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The Easier it Looks, the More Preparation it Takes

I heard Commander Chris Hadfield speak at the HRPA conference last Friday. He commanded the International Space Station last year and developed a worldwide following by posting Youtube videos about life in space. He also recorded a version of David Bowie’s Space Oddity that was watched by ten million people in three days – 21 million to date.

Chris talked about his career and his experiences. He also spoke about the importance of teams having a shared vision, developing deep relationships and investing in exhaustive preparation. He told stories of working with his crew for five years in preparation for their mission. 

At the end of Chris’ talk it was announced that he would be staying to sign copies of his book, An Astronaut’s Guide to Life on Earth. Hundreds of us bought a copy and stood in line for the opportunity to share a few words with this inspiring man.

After thirty minutes of waiting, a coordinator apologetically said that given the unanticipated high interest to the book signing, Chris would have to leave before everyone could get their books signed. A pre-signed card was offered as a consolation prize. 

To my surprise, forty of the sixty people on the wrong side of the line left. They had just heard a hero talk about perseverance and giving it your best then quickly they took “no” for an answer. 

The twenty, including me, who stayed were a motivated bunch. We reasoned that there was no way a commander of a space station would leave without signing our books, not this commander. The next twenty minutes were spent strategizing and reviewing scenarios – how many security guards were guarding him, which way would he exit, should we get his attention by singing Rocket Man or Oh Canada? Failure was not an option.

We were not disappointed. Once Chris saw the band of twenty he welcomed everyone to join the line. After shaking his hand I asked him if it was a bit overwhelming. I was referring to his popularity but he assumed I was talking about the long book signing. He said, “Absolutely not, I get to meet all these great people.” He made it sound easy.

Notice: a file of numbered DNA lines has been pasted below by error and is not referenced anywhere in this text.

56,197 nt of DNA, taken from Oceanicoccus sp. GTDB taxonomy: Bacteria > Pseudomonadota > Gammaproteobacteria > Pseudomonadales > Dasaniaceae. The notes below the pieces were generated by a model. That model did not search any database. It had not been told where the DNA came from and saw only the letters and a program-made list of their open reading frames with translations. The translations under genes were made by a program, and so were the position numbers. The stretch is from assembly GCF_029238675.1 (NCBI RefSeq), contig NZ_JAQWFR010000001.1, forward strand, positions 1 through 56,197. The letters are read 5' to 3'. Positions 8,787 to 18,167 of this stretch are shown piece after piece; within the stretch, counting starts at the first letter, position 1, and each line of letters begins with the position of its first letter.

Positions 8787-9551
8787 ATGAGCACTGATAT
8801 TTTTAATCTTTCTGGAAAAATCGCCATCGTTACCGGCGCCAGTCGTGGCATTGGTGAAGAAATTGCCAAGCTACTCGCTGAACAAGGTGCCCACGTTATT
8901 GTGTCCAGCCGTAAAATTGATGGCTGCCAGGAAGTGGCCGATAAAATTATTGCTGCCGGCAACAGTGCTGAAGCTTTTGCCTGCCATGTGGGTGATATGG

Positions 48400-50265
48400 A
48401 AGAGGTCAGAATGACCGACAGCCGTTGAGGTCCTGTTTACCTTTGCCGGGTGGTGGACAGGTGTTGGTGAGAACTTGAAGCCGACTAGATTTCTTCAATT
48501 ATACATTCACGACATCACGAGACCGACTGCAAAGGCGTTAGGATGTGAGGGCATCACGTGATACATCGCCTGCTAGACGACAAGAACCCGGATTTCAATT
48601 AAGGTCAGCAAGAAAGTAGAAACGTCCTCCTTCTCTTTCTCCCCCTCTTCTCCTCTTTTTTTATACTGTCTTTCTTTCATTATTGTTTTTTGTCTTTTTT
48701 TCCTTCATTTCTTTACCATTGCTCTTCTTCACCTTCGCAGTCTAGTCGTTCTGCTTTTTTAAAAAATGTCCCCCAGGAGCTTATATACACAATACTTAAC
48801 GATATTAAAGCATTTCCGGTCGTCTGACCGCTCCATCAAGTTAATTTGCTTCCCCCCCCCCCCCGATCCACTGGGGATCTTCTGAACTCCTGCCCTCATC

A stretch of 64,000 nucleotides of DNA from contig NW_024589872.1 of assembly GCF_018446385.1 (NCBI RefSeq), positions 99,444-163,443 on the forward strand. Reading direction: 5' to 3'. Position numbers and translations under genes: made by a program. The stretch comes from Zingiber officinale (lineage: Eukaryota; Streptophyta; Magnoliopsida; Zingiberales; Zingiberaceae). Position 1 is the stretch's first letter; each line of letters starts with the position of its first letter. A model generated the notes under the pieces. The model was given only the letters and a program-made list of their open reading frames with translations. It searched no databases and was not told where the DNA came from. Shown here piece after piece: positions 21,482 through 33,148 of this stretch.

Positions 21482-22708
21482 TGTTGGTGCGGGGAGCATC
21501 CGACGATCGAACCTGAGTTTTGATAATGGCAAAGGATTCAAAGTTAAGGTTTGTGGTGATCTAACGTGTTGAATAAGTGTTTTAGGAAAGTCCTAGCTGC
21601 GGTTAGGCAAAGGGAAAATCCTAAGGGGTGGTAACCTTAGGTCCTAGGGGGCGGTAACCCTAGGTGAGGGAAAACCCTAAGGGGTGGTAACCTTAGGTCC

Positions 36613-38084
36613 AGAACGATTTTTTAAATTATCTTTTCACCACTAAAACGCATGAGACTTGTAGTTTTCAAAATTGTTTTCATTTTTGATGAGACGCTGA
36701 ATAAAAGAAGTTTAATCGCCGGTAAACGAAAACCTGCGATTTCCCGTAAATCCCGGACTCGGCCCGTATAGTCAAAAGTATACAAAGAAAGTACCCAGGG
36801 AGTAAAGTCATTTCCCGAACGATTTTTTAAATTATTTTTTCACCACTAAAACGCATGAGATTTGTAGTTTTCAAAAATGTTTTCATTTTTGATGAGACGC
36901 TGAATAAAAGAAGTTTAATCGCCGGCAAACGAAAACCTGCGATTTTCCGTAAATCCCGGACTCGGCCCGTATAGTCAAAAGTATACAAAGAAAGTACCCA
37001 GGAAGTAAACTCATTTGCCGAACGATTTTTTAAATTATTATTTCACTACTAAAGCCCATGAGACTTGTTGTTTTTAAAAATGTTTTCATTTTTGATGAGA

That night, I watched the Space Oddity video a few times. It was well edited and Chris looked like he spent all of his time in orbit calmly singing, play guitar and floating around a space station. It looked easy.

I searched the Internet for details on making the video. The process started with Chris’ son, Evan, convincing his dad to record the song. Evan rewrote the lyrics so that the astronaut returns to earth safely, a good omen for his dad. 

Chris recorded an initial vocal track on his ipad using Garage Band software. He asked his friend Emm Gryner, a musician who had toured with Bowie, for her opinion. She liked it and added a piano track and asked her friend, Joe Corkoran, to add instrumentation. The song was sent to Bowie, which he really liked. Once his permission was secured and legal requirements were completed, Chris rerecorded the final audio track. 

In his spare time, Chris filmed himself singing and playing guitar in different parts of the space station. After mixing and editing, the video was uploaded to Youtube by his son on May 12, 2012, the day before the commander returned to earth.

What a story, what preparation. Definitely not easy. Phil

On the Air

 I had the pleasure of co-presenting at the DRIVING CHANGE: What does it really take to succeed? event hosted by the Strategic Leadership Forum. It was exhilarating being in front of an audience again. Presenting has been a large part of my career and it felt like home standing in front of a great group of professionals. I also appreciate working with amazing co-presenters and organizers during the months leading up to the session. Being part of an engaged team is a privilege, which I miss. A party of one is not always a party.